Best Buy: Peace in Our Time…
The Peace dollar has one of the most celebrated histories and designs in all of numismatics. Its beauty, connection to World War I and status as America’s last silver dollar make it extremely popular among collectors and investors.
What numismatists may not realize, however, is how rare it is in high grade. Compared to its Morgan dollar cousin, the Peace dollar is dramatically scarcer in high grade, yet it currently trades for a modest premium. We believe this big, beautiful coin is significantly undervalued by the market in MS66—for now at least.
We have been able to put together a group of coins containing four dates (1922, 1923, 1924, 1925) and are able to offer them to you for almost 20% less than the current price guides. Call 800-831-0007 to get yours today.
History and Rarity
The Bland-Allison Act, passed by Congress in 1878, required the U.S. Government to purchase at least $2 million annually in domestically-minted silver and convert it into silver dollars. This legislation was the genesis of the Morgan silver dollar, which was released that same year.
In 1890, the annual minting requirements spiked even further with the passage of the Sherman Silver Purchase Act. Consequently, a huge surplus of Morgan silver dollars were struck—the majority of them sat in bank vaults unused.
The silver dollar surpluses sat dormant until World War I, when the Germans accused the British of having a silver shortfall. Rumors spread that the U.K. did not have sufficient silver to cover the paper money, which resulted in international hoarding and a quick rise in the price of silver. The British sought to counter these rumors by purchasing a large quantity of silver from the U.S. government. Conveniently, the Americans were still sitting on stockpiles of Morgan dollars, which were melted and sold to the Brits.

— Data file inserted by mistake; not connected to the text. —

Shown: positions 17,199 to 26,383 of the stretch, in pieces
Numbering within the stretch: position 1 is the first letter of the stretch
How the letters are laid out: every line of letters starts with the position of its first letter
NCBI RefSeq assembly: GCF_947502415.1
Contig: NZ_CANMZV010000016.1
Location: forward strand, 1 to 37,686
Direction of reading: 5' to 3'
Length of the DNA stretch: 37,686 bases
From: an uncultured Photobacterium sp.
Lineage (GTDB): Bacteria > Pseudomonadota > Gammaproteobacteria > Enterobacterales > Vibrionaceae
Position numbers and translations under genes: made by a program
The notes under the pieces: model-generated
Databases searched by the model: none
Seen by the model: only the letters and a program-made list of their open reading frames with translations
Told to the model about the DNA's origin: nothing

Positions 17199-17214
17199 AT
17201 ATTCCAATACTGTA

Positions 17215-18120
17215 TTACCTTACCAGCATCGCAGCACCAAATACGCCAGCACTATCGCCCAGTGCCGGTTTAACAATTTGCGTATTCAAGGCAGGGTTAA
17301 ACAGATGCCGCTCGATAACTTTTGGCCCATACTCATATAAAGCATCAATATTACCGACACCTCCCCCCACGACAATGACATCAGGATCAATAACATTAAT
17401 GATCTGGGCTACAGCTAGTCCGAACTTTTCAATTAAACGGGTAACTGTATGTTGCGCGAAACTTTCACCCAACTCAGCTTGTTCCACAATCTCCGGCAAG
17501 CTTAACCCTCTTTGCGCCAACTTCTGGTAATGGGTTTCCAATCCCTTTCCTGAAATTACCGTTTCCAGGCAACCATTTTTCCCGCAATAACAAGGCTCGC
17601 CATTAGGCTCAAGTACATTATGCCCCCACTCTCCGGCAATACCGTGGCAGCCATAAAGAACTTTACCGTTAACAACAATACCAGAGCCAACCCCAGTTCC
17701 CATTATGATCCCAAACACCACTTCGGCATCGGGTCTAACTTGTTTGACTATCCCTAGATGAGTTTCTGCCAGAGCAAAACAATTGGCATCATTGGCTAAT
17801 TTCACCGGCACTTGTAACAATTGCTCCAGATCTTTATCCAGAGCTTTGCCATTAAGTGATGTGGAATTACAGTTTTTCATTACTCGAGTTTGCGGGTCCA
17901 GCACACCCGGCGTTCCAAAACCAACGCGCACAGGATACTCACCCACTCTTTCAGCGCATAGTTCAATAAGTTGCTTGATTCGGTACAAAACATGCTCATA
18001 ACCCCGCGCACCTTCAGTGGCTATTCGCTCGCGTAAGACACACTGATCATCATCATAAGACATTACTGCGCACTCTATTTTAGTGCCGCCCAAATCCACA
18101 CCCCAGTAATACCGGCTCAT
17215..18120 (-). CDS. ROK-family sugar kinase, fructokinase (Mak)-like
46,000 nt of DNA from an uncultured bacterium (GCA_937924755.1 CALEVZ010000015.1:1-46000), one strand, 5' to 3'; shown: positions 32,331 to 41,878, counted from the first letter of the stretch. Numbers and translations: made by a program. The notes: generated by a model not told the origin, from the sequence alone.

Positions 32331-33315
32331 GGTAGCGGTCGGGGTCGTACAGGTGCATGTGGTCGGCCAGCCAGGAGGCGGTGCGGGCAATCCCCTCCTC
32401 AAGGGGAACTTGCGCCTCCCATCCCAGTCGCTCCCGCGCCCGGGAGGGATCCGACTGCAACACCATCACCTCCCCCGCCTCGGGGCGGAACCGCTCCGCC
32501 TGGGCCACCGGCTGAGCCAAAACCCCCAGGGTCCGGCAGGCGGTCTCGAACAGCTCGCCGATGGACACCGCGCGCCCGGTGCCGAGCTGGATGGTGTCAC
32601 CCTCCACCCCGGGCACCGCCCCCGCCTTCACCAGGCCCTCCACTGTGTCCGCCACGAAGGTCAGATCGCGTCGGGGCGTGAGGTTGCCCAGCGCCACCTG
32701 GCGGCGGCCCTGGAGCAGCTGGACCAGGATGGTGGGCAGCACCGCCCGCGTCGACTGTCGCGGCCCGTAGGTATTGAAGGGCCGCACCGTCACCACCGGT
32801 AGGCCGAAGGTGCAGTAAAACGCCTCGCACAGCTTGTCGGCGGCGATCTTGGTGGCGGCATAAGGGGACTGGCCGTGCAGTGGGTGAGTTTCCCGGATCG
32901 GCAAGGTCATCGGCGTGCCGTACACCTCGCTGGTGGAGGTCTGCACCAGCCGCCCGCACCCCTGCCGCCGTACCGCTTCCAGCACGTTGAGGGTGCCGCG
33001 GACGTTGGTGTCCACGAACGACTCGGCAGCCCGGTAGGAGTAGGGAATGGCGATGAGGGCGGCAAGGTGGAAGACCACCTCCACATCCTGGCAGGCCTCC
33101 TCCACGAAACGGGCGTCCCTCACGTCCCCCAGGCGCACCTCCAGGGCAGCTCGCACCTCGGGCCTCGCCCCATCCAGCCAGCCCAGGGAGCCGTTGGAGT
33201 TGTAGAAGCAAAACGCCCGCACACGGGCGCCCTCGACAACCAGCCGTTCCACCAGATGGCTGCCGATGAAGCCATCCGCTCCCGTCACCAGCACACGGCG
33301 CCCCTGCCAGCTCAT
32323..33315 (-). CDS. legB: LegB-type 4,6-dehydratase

What the Americans may not have realized, however, is that they were still legally bound to replace these melted silver dollars. In 1918, Congress passed the Pittman Act, which mirrored the earlier Bland-Allison and Sherman Acts. Once again, the Treasury was obligated to buy more domestically-mined silver and convert the coins into silver dollars. Thus, silver dollar production resumed after a 17-year hiatus in 1921.
Initially, the U.S. Mint revived the venerable Morgan dollar design in 1921, but there was growing sentiment that the silver dollar should be overhauled. A prominent numismatist, Farran Zerbe, proposed that the new silver dollar commemorate the U.S. victory in World War I and the subsequent peace. The Secretary of the Treasury, Mint Director and Congress soon agreed, and a design competition for the new coin was quickly announced.